How the US has avoided Europe's livestock problems
Strong protection measures, such as this week's ban on EU meat, have helped keep diseases at bay.
Call it the downside of globalized agriculture: As nations get hooked on imported hamburgers, foreign hams, and other specialty meats, they increase the risk of spreading livestock-borne diseases around the world.
Dozens of countries are moving to contain that risk in light of this week's spread of foot-and-mouth disease to at least four new countries. Discovered last month in Britain, the highly contagious infection has been confirmed in meat-exporting France and Argentina and meat-importing Saudi Arabia and the United Arab Emirates.
These revelations have rocked European agriculture, already reeling from the devastation of "mad-cow" disease. They're roiling world agriculture markets, putting food inspectors on heightened alert, and sparking sharp debate over whether the move to industrialized agriculture - and its increasingly global nature - have caused the problem or represent a solution to it.
Although the answers are not clear-cut, they suggest the United States and other countries with strong agriculture inspection and protection measures may be able to keep such livestock diseases at bay.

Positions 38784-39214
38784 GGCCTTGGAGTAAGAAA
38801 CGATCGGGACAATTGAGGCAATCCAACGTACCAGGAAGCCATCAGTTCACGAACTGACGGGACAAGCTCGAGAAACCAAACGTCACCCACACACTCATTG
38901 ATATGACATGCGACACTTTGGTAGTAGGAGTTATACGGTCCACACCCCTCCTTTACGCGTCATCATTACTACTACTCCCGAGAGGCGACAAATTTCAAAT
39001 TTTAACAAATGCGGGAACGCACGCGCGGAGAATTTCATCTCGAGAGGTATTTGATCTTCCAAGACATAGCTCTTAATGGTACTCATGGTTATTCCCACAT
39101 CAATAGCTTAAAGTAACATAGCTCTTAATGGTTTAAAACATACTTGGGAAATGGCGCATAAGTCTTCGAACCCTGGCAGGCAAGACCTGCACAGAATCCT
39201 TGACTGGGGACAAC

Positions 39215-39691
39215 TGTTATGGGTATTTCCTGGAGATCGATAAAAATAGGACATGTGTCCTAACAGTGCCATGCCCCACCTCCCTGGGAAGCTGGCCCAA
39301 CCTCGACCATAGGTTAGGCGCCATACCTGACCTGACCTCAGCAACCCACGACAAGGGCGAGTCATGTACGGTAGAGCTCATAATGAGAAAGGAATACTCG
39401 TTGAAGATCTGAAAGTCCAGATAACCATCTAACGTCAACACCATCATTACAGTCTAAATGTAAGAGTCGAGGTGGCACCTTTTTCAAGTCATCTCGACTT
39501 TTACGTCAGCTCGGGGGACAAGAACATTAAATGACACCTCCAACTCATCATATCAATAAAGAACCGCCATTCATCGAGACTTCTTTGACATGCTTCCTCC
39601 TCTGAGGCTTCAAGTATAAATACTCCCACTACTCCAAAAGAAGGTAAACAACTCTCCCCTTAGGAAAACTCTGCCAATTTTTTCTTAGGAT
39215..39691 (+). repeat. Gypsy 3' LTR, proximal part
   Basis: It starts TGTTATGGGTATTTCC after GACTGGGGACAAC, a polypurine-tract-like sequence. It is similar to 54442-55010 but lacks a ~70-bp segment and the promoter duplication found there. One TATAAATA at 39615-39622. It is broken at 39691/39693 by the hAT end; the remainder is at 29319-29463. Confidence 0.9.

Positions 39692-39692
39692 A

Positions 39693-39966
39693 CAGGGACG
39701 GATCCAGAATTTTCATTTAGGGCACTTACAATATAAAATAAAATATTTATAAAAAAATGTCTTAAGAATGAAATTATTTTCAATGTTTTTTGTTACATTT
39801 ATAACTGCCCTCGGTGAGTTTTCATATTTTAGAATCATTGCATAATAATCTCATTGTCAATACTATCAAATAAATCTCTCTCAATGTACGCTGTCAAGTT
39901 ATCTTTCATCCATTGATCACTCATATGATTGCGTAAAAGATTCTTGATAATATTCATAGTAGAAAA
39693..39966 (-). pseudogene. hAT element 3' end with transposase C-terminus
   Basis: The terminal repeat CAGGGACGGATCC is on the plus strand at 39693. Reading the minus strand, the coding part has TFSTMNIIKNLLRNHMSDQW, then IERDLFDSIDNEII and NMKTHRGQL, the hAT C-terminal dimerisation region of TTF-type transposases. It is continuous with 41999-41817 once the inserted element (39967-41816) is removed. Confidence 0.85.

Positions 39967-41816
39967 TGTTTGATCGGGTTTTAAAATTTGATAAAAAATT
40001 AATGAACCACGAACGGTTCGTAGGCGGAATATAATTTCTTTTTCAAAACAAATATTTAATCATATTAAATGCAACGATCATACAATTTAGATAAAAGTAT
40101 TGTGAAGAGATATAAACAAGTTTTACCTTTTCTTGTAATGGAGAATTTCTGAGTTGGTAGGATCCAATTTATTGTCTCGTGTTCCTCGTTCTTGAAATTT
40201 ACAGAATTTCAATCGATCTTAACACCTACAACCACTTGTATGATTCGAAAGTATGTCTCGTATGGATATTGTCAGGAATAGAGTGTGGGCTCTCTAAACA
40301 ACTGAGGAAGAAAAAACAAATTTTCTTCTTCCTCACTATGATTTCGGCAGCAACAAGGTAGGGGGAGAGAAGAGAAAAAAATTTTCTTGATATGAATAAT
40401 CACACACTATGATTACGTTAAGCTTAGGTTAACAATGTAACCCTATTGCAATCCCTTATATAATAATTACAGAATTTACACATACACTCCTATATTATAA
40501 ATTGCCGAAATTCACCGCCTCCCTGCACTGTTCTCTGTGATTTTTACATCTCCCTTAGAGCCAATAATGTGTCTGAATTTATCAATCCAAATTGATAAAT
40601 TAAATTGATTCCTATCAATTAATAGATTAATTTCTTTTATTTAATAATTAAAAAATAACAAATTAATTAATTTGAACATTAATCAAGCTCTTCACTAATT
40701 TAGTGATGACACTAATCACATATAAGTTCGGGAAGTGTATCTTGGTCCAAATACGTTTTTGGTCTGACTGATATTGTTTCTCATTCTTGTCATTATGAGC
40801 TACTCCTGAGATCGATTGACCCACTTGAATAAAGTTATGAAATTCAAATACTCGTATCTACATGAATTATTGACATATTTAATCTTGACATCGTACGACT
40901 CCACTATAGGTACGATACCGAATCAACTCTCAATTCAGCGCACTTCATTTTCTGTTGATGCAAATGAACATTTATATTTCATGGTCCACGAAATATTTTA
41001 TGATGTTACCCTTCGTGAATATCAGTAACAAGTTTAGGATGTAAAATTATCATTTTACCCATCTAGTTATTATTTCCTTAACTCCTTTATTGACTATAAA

"We're increasing exports and therefore the potential for problems is probably increasing as well," says John Lawrence, director of the Iowa Beef Center at Iowa State University in Ames. "But it's the minute detail that caused the problem [to take hold in Britain]. That doesn't necessarily have to do with global trade."
The clearest trend is that the livestock industry is going global. Every year, more animals and animal products cross national borders than ever before. Since 1996, world exports of beef, veal, pork, and poultry have expanded by a fifth, according to estimates by the US Department of Agriculture (USDA).
Nations have typically banned meat imports from countries with known problems. For several years, British beef producers have seen exports dry up because of concerns about mad-cow disease. Several developing nations have never eradicated foot-and-mouth disease, effectively preventing them from exporting meat.
But when France confirmed this week cases of foot-and-mouth, nations reacted swiftly and with more than the usual vigor. While Japan, Hong Kong, Singapore, Russia, and Austria enacted bans on French meat and livestock, Australia, New Zealand, South Korea, Norway, and the US took the extraordinary step of imposing bans on meat from the entire European Union (EU). Canada went one better, stopping imports of used farm equipment from the region.
Such moves have infuriated EU officials. They've criticized Morocco, Hungary, Slovakia, and Tunisia for shutting their borders to EU grain because of the scare. They've threatened to take the US before the World Trade Organization for disproportionate measures, since 13 of their members remain free from the outbreak.